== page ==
Occasionally, Alog swaps acoustic grain for resolutely more electronics soundscapes. On the title track for instance, they deploy a bouncy beat upon which they progressively add more components, and while Sheriffs Of Nothingness bring in touches of musical saw, this remains partly hidden behind the duo’s pool of processed sounds. On The Mountaineer, the balance between acoustic and electronic is less clearly defined, but here, the pair create a peaceful atmospheric set up which is continuously skips and glitches. Januar later sees Eide and Haugan devise an elegant ambient techno framework which slowly builds up from a minimal electronic pattern into a dreamy masterpiece as they bring in distorted vocal textures during the second half of the piece.

If Alog have always favoured an exploratory approach for their records, they, until now, usually did so very meticulously from the comfort of their studio. Here, they open up greatly and, having established fruitful exchanges with their chosen contributors, they have assembled here their most fascinating and deeply joyful and invigorating record to date.

5/5

Alog | Rune Grammofon
Amazon UK: CD | LP | DLD US: CD | LP | DLD iTunes: DLD

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Comments (5)

5 Responses to “ALOG: Unemployed (Rune Grammofon)”

  1. Andrewon 11 Feb 2012 at 12:25 am

    This is a terrific album. Great review. Any idea how the vinyl “extended addition” stands up to the album itself?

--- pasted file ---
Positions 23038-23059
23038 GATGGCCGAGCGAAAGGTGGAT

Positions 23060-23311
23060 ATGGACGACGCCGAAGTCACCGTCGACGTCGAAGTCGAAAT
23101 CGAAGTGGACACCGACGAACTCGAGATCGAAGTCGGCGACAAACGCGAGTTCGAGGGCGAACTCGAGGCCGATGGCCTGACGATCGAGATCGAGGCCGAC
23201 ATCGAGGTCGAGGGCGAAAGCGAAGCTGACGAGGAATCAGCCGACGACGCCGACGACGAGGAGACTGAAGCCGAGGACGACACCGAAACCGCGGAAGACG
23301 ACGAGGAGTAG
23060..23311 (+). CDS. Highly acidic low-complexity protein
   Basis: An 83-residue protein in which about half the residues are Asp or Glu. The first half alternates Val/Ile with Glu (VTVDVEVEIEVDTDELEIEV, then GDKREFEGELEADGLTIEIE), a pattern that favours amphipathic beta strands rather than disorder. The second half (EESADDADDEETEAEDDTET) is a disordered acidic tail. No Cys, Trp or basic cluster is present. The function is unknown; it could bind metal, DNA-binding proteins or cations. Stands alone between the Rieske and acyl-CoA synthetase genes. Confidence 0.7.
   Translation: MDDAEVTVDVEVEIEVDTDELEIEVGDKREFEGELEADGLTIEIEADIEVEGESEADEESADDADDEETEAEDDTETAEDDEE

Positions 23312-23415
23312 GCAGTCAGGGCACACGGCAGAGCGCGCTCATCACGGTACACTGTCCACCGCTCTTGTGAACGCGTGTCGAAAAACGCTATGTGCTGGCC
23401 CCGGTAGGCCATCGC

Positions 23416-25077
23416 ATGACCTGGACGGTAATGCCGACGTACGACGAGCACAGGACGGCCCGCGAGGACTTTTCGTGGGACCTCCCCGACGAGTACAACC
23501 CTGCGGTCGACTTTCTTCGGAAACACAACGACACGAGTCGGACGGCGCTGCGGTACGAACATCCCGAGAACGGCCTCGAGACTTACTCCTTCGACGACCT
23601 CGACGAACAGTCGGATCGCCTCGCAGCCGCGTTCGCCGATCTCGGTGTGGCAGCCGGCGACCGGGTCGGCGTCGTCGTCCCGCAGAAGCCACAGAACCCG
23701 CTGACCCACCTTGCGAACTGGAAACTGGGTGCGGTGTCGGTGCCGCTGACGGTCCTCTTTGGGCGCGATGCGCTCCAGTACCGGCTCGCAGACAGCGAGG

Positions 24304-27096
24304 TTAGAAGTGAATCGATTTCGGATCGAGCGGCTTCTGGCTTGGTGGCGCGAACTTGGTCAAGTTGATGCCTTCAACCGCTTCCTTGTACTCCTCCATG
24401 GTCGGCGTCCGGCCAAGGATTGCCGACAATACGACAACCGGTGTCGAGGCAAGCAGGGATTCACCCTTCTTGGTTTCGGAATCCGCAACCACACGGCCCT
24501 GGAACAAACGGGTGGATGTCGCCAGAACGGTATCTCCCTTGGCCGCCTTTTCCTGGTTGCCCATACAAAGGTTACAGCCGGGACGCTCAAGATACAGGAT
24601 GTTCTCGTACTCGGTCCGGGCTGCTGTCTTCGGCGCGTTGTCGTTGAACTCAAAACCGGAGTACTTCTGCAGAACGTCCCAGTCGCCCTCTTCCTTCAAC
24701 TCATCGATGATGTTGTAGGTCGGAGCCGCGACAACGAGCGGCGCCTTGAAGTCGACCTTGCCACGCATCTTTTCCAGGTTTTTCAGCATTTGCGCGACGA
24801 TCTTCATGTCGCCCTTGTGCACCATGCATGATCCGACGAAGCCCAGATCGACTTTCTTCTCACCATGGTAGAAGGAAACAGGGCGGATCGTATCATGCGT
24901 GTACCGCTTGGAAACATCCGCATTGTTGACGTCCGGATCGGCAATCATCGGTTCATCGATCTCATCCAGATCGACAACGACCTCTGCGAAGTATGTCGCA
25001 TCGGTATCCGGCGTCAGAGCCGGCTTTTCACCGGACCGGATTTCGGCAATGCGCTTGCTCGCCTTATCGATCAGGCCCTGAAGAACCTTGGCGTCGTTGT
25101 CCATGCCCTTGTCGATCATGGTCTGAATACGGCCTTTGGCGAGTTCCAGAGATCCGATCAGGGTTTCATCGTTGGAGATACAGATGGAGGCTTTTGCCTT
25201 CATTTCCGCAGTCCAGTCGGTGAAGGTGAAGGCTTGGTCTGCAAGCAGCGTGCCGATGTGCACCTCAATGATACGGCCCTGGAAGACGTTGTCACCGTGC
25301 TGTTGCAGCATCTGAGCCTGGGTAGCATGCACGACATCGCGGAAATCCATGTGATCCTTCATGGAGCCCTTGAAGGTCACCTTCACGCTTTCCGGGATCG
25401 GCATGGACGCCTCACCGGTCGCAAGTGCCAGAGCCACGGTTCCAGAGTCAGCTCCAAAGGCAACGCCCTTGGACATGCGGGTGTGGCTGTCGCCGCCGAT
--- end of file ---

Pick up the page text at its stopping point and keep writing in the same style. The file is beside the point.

2. themilkmanon 11 Feb 2012 at 1:25 am

    I don’t for now but I should be finding out very soon, and I am actually planning to do something I’ve never done before, that is review the LP version, because it definitely seems worth it. The album is stunning in its CD version, and I can’t wait to hear the LP.

  3. Andrewon 13 Feb 2012 at 5:57 pm

    Great glad to hear it. I’d be curious to read what you thought of it. Sometimes artists need to edit their output and I think this is what Alog did in releasing their CD version. This can be a very good thing, otherwise you may get a ultra long player full of bloat with the gems mashed in between. And that reduces the impact of the album as a whole.

  4. themilkmanon 13 Feb 2012 at 7:29 pm

    This is very true indeed. I would prefer feeling that I wanted more rather than less at the end of an album. From what Espen and Dag-Are say in the interview I did with them, they think people will like some sides of the LPs better than others, and it is a format that lends itself to that, to provide shorter experiences. It will be interesting to see how it works as a whole though

  5. [...] In its full expanded glory, Unemployed stretches over four LPs and nearly three hours, with its edited CD version still clocking at seventy-six [...]